Japanese Ambassador to Pakistan Matsuda Kuninori
Japanese Ambassador to Pakistan Matsuda Kuninori at the site of the Shah Allah Ditta caves in Islamabad. Image Credit: Supplied

Islamabad: The Japanese Ambassador to Pakistan Matsuda Kuninori visited the Buddhist historical site in the suburbs of the federal capital, Shah Allah Ditta Caves, in a boost to tourism.

2,400-year old Buddhist era relic

The caves of Shah Allah Ditta in the Margalla Hills are internationally known Buddhist caves, preserving around 2,400-year old Buddhist era murals.

The ambassador, who was accompanied by his wife and staff of the embassy, admired the grandeur of the ancient caves which date back to the times when the young Buddhists travelled long distances to reach this region which spanned from the Margalla Hills to Taxila, Swat and beyond. The Buddhist monks spent time here in meditation and taught their disciples the message of Buddha.

Former Deputy Mayor of Islamabad and a representative of the Shah Allah Ditta community, Syed Zeshan Naqvi, received the ambassador and briefed him about the caves that date back to the times of Alexander the Great.

He said the ancient caves had various engravings of Buddha on its walls that are a treasure of information and have great historical significance.

Huge potential for tourism

While appreciating the site as a potential tourist point, the Japanese ambassador said the site had a huge tourism potential and showcased to the outer world the footprints of the Buddhist civilisation.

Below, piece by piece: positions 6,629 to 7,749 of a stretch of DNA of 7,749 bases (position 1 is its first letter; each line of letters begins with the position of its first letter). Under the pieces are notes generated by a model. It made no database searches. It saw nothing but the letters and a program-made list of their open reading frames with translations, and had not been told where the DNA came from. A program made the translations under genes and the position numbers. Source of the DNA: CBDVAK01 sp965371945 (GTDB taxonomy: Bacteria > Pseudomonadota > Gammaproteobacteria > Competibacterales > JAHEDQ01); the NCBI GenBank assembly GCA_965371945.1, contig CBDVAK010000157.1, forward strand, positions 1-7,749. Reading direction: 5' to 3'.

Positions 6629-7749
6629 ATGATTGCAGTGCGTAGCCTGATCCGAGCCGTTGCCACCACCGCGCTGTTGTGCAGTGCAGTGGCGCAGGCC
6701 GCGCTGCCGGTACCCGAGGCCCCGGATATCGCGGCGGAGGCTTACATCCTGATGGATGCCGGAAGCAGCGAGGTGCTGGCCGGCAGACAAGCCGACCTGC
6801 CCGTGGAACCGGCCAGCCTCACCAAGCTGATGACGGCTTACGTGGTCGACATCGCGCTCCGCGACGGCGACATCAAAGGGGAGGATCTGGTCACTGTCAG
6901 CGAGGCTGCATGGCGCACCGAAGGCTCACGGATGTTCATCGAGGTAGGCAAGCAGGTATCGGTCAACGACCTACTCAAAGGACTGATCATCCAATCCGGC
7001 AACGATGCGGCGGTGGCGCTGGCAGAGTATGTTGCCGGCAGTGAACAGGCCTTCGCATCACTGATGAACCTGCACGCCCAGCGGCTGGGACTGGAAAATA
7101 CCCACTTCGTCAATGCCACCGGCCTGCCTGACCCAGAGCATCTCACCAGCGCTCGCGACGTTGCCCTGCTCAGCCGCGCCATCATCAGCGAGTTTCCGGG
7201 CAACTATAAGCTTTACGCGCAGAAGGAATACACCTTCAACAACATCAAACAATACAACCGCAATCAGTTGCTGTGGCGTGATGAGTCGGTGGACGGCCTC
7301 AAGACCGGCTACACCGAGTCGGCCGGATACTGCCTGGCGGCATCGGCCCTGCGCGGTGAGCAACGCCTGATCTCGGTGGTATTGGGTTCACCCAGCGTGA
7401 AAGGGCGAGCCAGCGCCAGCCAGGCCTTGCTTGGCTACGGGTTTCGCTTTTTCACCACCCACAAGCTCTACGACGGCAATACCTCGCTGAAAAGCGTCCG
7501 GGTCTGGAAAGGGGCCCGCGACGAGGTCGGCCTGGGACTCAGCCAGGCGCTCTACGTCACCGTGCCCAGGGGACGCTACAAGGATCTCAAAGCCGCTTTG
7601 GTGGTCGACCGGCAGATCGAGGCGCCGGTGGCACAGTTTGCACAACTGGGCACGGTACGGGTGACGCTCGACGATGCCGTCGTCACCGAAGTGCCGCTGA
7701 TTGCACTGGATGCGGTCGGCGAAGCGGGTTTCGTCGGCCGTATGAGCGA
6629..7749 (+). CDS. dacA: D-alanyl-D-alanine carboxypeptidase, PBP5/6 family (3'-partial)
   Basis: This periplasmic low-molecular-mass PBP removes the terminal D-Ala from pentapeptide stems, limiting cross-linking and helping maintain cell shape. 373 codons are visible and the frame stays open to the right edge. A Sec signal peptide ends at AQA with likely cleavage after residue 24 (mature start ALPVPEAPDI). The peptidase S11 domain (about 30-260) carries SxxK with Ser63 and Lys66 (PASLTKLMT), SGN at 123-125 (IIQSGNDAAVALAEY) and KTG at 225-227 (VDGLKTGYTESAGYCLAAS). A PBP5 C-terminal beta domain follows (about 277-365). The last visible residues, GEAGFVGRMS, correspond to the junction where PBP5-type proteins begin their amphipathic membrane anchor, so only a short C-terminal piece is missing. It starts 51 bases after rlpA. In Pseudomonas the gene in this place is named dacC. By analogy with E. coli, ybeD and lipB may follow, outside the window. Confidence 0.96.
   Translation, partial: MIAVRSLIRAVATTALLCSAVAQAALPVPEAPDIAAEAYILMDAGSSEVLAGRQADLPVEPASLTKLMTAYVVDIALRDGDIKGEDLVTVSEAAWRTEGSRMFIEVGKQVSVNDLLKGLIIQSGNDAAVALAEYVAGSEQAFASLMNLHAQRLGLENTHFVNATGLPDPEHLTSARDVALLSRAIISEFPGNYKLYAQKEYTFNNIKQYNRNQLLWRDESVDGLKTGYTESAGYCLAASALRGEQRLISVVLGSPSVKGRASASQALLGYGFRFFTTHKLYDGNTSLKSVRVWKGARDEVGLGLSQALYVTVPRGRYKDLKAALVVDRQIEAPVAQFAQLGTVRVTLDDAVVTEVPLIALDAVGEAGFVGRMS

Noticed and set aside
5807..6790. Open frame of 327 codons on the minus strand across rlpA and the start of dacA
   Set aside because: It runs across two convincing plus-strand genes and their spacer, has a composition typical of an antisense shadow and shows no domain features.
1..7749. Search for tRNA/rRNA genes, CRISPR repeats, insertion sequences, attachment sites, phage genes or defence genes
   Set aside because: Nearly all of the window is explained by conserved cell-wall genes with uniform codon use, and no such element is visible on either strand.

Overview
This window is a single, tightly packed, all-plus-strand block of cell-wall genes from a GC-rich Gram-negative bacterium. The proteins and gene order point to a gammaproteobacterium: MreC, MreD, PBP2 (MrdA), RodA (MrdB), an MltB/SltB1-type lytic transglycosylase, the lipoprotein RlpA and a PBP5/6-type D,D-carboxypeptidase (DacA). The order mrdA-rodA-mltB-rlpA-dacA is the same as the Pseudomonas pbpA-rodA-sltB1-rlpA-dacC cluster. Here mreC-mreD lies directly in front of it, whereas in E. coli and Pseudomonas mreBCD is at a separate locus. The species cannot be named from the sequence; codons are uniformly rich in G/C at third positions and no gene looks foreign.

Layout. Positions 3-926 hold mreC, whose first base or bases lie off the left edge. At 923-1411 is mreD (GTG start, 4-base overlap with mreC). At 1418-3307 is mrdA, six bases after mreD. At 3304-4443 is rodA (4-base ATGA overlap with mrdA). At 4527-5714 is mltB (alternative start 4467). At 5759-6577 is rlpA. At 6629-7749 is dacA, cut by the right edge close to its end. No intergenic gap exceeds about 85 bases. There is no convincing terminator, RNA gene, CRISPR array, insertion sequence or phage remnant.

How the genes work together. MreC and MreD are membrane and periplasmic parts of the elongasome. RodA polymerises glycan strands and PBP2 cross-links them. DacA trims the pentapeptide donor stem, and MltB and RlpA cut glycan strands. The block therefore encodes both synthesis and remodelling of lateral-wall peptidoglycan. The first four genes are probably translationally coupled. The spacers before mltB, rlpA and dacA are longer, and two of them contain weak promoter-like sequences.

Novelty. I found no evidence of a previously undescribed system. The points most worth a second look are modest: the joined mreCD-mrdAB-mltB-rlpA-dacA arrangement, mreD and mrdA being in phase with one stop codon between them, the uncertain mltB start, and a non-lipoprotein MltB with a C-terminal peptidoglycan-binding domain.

The ambassador also spent a few moments in meditation under the old Banyan tree at the site.

Naqvi, while briefing the Japanese envoy and his wife, highlighted the issues the local government of Islamabad (that completed its term earlier in February this year) faced in preserving the place.

Construction work threatening these caves

This historic relic of the past is threatened by construction work in the adjacent areas and because of the lack of infrastructure and support by the international community, he said.

Ambassador Matsuda Kuninori said Pakistan was a safe country and the way Prime Minister Imran Khan’s government had combatted coronavirus by imposing smart lockdown was commendable. Japan, he said, had already eased travel restrictions on Pakistan.

Preservation of Taxila Museum

An official of the Japan embassy while talking to the media said that upon request from the Government of Punjab, Tourism Department, the Government of Japan is considering providing cultural grant assistance for preservation and upkeep of the Taxila museum.

The grant would also be spent on the improvement of equipment for exhibition and conservation in the Taxila Museum which stores the rich cultural heritage of ancient Gandhara civilisation, he said.